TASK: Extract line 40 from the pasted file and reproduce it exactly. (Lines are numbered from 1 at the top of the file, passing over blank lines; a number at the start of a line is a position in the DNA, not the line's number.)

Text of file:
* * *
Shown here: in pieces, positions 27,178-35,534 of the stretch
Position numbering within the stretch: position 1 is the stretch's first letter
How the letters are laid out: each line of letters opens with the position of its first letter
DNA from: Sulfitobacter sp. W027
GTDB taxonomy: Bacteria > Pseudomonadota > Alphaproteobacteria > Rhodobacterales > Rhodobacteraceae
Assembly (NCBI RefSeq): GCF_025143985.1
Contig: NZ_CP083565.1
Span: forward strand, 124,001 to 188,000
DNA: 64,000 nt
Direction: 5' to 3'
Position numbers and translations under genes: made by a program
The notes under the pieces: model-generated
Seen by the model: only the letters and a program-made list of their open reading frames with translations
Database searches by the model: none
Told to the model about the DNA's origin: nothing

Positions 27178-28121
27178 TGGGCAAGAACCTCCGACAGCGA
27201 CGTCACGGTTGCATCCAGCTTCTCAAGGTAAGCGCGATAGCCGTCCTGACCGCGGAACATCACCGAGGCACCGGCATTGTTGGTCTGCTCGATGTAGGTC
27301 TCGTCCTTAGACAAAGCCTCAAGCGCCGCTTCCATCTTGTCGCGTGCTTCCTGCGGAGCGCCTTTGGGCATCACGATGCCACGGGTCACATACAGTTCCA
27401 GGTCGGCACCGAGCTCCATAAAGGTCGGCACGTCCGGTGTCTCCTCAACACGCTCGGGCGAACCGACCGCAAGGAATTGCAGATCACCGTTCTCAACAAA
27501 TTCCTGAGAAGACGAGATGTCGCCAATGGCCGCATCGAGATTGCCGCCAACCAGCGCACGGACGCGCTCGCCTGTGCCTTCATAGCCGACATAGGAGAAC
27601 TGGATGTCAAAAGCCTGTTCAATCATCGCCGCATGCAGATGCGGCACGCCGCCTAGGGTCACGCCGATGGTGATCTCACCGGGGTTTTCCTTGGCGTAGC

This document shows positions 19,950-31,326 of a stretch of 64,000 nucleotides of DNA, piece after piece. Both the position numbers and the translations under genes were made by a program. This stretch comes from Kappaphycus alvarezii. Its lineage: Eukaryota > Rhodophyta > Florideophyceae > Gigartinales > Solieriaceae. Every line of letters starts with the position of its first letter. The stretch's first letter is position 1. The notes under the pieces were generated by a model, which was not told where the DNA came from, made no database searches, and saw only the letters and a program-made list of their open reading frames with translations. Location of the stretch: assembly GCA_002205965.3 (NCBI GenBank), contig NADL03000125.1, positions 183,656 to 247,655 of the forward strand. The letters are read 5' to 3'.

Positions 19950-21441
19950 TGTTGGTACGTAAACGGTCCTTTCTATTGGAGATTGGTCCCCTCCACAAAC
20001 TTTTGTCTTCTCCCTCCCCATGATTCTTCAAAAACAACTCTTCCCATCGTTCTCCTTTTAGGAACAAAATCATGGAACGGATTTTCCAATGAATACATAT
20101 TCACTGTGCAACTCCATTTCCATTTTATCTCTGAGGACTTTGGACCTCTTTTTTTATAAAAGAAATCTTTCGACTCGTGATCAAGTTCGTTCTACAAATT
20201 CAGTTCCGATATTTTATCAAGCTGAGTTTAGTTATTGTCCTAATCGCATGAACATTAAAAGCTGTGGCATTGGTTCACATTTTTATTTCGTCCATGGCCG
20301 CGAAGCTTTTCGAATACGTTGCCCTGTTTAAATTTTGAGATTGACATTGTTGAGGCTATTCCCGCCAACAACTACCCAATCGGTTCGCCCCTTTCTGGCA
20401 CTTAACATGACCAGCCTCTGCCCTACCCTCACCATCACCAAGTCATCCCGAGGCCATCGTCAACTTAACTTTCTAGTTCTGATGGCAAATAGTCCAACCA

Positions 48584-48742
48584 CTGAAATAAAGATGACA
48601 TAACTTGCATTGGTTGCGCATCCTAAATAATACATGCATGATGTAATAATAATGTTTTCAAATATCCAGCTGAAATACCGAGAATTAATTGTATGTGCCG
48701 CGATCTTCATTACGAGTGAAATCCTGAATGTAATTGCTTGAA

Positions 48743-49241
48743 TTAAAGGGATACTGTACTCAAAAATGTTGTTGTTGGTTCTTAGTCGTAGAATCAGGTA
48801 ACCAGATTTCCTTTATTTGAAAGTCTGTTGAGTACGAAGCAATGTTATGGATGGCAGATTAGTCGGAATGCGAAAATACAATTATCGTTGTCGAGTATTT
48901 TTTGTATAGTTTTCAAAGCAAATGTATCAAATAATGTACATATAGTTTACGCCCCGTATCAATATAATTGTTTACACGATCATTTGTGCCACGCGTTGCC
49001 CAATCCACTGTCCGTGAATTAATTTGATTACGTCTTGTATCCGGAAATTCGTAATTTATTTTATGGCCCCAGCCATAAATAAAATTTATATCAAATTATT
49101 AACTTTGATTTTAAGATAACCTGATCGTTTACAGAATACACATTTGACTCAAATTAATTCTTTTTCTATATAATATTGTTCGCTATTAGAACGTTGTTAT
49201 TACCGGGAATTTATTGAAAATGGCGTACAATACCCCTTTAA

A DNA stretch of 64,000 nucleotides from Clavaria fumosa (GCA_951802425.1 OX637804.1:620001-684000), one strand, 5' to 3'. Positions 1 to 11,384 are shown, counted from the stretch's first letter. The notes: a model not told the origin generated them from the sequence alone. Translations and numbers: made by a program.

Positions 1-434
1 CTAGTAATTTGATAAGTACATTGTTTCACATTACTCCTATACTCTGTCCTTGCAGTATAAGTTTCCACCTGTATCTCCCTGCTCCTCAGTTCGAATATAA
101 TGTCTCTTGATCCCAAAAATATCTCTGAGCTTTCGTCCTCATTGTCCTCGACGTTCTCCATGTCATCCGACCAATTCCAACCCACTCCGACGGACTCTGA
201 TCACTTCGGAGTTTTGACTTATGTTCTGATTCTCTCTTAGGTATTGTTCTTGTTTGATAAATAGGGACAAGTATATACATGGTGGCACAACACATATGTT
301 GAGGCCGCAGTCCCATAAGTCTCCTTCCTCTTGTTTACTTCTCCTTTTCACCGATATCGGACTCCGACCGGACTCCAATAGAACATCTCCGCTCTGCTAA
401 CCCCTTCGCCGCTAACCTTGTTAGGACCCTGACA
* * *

49101 AACTTTGATTTTAAGATAACCTGATCGTTTACAGAATACACATTTGACTCAAATTAATTCTTTTTCTATATAATATTGTTCGCTATTAGAACGTTGTTAT